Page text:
Despite the centrality of patient involvement in the policy and rhetoric of health care, the theoretical and empirical basis for patient involvement is lacking at the micro-level of practice. The purpose of this narrative review is to provide an overview and synthesize the current empirical research related to patient involvement at the micro-level of health care.
A database search was conducted (in PubMed, CINAHL, Academic Search Premier, EconLit and PsycINFO) for articles published between 1990 and April 2015 in the field of patient involvement in health care. Out of 4238 references, 214 articles were eligible for this review.
We analyzed our sample using thematic analysis.
The reviewed articles revealed nine themes for patient involvement, concerning enablers; empowerment, patient education, communication for involvement, staff training, service systems, types; decision making, delivery, development, and consequences of patient involvement. The themes were synthesized into a tentative model that described patient-involvement research.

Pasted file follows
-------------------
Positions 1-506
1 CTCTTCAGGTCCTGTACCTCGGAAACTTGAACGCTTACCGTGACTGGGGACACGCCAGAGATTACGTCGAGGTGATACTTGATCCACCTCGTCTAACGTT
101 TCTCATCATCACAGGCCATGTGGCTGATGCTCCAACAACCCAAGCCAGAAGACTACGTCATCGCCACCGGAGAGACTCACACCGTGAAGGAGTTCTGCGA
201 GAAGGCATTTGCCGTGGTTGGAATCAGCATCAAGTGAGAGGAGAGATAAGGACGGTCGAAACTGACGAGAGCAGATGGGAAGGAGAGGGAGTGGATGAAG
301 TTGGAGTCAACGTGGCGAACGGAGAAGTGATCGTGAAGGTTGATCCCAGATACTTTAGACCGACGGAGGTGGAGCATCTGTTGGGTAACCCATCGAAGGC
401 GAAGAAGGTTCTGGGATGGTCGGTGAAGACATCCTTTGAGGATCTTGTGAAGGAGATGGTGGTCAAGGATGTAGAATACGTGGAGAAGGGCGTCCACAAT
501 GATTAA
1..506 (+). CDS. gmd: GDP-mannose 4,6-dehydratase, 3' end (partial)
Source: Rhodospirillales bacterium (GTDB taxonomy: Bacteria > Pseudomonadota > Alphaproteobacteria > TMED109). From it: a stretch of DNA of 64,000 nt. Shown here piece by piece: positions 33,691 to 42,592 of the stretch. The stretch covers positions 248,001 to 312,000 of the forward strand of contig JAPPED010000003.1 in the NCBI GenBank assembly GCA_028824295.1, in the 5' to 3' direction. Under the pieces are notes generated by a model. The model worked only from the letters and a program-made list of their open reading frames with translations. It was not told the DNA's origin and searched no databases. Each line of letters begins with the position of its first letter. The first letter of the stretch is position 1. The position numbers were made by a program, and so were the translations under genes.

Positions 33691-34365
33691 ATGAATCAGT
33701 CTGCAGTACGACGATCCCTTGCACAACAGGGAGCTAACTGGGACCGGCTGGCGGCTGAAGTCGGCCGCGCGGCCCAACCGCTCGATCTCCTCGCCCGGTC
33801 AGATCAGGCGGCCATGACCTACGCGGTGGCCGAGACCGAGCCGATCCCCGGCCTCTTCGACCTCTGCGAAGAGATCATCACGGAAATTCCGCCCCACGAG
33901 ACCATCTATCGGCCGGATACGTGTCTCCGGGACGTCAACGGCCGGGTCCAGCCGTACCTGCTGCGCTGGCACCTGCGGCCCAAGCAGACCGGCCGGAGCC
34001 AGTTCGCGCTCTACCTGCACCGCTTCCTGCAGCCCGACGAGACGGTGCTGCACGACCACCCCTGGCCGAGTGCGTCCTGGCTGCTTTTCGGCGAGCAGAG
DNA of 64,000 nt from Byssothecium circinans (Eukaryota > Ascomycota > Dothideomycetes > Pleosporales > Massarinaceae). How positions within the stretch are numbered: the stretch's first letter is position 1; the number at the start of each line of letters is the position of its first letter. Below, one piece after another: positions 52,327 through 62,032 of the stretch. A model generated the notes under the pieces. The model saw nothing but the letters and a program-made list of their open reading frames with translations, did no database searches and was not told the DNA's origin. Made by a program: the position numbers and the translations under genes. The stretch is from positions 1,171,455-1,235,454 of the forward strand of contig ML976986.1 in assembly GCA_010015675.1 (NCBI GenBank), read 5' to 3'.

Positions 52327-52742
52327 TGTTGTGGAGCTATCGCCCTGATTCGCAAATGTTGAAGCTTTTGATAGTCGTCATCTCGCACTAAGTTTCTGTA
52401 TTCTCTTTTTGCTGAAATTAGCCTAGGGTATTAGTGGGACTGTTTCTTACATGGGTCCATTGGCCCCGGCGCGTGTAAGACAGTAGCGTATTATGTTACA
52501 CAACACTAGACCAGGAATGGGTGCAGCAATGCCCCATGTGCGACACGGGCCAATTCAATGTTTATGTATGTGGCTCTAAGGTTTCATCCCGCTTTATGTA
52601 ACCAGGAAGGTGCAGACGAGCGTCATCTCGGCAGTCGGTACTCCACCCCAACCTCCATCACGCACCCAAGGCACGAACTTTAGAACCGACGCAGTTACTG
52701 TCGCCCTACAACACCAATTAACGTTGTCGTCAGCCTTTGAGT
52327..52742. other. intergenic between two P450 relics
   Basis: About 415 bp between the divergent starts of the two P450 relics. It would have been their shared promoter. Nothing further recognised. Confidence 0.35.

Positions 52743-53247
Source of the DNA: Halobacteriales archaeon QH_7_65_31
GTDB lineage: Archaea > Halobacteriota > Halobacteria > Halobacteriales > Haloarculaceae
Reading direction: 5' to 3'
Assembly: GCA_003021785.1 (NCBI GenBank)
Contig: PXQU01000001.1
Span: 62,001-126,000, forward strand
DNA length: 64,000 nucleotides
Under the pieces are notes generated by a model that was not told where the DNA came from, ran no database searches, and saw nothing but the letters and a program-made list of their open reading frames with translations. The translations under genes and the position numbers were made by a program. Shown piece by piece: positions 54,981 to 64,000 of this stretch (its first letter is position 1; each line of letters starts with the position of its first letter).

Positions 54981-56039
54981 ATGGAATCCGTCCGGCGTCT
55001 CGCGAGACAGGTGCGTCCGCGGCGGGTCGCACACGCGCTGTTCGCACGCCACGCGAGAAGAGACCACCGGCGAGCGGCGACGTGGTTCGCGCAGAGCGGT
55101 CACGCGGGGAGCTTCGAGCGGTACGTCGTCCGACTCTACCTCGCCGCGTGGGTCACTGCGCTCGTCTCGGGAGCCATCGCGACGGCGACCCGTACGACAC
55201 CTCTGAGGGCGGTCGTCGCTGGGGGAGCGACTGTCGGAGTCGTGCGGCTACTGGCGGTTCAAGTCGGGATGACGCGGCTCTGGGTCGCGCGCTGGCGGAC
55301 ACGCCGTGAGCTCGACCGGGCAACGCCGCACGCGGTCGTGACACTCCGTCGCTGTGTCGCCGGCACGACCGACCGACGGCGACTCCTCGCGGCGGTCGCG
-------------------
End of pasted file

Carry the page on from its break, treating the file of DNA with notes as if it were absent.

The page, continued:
Our narrative review includes a wide variety of empirical studies on patient involvement in decision-making, delivery and development, and provides an integrative perspective suggesting that patient involvement should be viewed not only as isolated activities, but also as a result of educating and preparing patients, staff and systems.